Watchdog orders fund managers to give a full breakdown of transaction costs to pension funds
- Asset managers will have to breakdown the transaction costs levied at workplace pension funds
- The FCA says the move will help workplace pensions get value for money
- Critics say the proposals don't go far enough
Fund managers will be required to breakdown the transaction costs incurred by the workplace pension funds that invest with them - revealing how they eat into savers' returns - under new proposals from the Financial Conduct Authority.
At present, fund managers don't have to fully disclose these costs in a standardised way, but the financial watchdog wants that to change.
If the proposals go through, firms will have to provide the breakdown of transaction fees on request, divided into identifiable costs such as taxes and securities lending costs.
This seemingly arcane information will allow people to work out how much fund manager trading is costing their pension fund.
Greater clarity: Funds will have to give a standardised cost breakdown to workplace pensions
The FCA initiative has followed on from an order in the Pensions Act of 2014, which required greater disclosure of information around transaction costs.
The FCA says this move would improve consistency in how disclosure costs are reported, and would help governance bodies make informed choices about where to invest.
Christopher Woolard, executive director of Strategy and Competition at the FCA said: 'The proposals we are announcing today will allow IGCs (independent governance committees) to see fully the transaction costs that their funds pay and enable them to make better decisions about how they get value for money for their members.'
Controversy over transactions costs for funds has raged for many years, critics say that they can dramatically raise the total cost of investing well above the annual management charges investors see.
In contrast, others argue that is the total return that matters not the inherent costs of investing.
Nathan Long, senior pension analyst at Hargreaves Lansdown, says investors care more about their end returns than initial costs.
He said: 'If implemented these rules will promote transparency within workplace pensions and may ultimately act to reduce some costs from fund management.
'Analysing transaction costs alone though is not enough. The costs will differ based on different styles of fund management and types of assets invested in. What really matters to investors is the returns after all costs have been accounted for, fortunately this information is already in the public domain.
'The skill here lies in analysing which strategies offer value for money now, and which may continue to do so into the future. Greater disclosure of transaction costs alone will not solve this.’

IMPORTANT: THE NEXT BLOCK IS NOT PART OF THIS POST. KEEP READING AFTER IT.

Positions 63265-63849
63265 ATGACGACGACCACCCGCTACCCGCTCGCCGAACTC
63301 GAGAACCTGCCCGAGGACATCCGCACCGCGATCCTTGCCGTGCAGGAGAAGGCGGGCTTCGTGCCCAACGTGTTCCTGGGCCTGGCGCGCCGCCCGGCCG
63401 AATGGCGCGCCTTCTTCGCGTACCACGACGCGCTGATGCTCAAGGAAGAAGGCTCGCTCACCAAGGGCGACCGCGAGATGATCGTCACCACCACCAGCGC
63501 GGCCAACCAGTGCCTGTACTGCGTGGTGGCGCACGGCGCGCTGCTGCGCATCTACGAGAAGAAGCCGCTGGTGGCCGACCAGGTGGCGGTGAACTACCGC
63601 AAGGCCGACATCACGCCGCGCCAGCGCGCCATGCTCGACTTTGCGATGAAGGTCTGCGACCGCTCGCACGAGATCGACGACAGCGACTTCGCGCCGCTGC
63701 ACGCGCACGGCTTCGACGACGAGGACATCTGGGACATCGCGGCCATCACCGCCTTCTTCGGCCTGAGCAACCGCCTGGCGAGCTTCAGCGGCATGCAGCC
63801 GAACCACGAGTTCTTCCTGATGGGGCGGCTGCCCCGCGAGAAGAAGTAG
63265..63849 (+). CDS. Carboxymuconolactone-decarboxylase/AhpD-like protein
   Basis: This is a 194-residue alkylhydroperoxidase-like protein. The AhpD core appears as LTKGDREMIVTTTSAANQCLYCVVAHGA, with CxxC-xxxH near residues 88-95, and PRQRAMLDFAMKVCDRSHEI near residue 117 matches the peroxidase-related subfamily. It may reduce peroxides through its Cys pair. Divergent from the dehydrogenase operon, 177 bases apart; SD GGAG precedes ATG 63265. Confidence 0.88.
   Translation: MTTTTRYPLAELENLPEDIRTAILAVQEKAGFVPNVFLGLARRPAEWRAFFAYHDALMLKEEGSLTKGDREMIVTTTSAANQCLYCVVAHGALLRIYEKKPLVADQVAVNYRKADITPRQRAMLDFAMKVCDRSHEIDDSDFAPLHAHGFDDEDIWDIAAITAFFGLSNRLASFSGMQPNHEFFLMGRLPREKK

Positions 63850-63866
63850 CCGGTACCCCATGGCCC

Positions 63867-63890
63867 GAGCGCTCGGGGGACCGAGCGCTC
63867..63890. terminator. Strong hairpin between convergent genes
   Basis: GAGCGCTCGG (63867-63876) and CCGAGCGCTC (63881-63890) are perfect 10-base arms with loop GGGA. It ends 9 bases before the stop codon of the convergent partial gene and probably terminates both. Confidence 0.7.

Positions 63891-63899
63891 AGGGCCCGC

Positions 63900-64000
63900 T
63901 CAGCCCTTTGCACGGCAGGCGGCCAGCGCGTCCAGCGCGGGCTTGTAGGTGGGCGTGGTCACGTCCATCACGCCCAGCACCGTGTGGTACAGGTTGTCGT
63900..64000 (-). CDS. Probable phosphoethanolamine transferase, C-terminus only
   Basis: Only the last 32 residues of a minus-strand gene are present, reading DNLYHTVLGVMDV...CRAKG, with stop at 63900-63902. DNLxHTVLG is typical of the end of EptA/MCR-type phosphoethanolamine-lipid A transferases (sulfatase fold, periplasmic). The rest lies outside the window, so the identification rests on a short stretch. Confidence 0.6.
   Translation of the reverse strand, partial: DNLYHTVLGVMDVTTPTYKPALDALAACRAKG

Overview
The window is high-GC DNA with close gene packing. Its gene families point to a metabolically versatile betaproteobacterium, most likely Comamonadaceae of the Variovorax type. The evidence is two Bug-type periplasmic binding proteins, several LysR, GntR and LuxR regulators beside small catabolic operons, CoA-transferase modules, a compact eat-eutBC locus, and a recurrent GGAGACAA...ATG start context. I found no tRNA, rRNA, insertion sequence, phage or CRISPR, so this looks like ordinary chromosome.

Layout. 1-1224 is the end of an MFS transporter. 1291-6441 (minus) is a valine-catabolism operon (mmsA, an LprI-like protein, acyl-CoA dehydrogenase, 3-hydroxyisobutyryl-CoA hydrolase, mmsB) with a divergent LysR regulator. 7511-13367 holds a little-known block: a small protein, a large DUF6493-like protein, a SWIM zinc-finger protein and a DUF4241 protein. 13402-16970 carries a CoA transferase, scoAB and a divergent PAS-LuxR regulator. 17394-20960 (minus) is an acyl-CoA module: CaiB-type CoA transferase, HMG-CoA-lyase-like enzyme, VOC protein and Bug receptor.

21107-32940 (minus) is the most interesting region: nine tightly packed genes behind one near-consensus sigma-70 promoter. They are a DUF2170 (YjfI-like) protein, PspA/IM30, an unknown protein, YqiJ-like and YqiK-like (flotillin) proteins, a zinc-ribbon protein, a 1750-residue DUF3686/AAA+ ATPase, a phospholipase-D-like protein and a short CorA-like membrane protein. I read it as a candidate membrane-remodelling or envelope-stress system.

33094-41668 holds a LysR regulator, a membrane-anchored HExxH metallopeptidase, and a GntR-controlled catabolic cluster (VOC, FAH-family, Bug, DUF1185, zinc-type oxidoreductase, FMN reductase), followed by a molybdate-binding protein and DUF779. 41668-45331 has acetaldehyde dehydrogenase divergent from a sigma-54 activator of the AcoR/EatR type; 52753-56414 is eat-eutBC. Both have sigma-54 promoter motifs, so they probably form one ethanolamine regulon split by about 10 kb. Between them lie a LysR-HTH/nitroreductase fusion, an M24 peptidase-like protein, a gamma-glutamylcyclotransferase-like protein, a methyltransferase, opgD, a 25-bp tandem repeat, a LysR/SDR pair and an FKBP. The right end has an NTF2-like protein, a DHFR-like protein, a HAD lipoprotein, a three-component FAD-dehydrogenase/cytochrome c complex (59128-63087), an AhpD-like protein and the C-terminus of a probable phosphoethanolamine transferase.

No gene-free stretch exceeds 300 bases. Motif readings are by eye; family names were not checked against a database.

Fee focus: The FCA says the move will help pension funds get better value for money
The fund management industry has faced criticism from many quarters for not being transparent enough around charging. While this proposal will help pension funds compare costs on the institutional funds they invest in, it has not been extended to personal retail investors.
Gina Miller leads the True and Fair Campaign, which pushes for openness around fees. She says she was 'pleasantly surprised' by the proposals.
'The FCA document is excellent, with extremely sensible conclusions and methodologies that should bring transparency into the previously hidden world of transaction costs,' she said.
Miller now wants these disclosure requirements to be extended to the investments made by individuals.
She added: 'The much greater question raised by this new found common sense and logic is when the rest of the public, when investing every day, will be similarly treated by the industry with respect and honesty.'
WHAT IS CHANGING WITH TRANSACTION COSTS?
At the moment, fund managers are not obliged to reveal transaction costs in a standardised way, although independent governance committees and trustees are required to request and report on transactions costs as far as they are able.
Under the FCA proposals, asset managers will have to produce a breakdown that takes into account 'slippage costs' - the change in price between the transaction being requested and the moment at which it took place.
This would be achieved by setting up an order management system to identify the price of a pension scheme's assets when it reached the market place.
If an asset manager is unable to provide full transaction cost information to the pension fund it will need to clearly explain to the governance body why this is the case.
The consultation will be open until 4 January next year.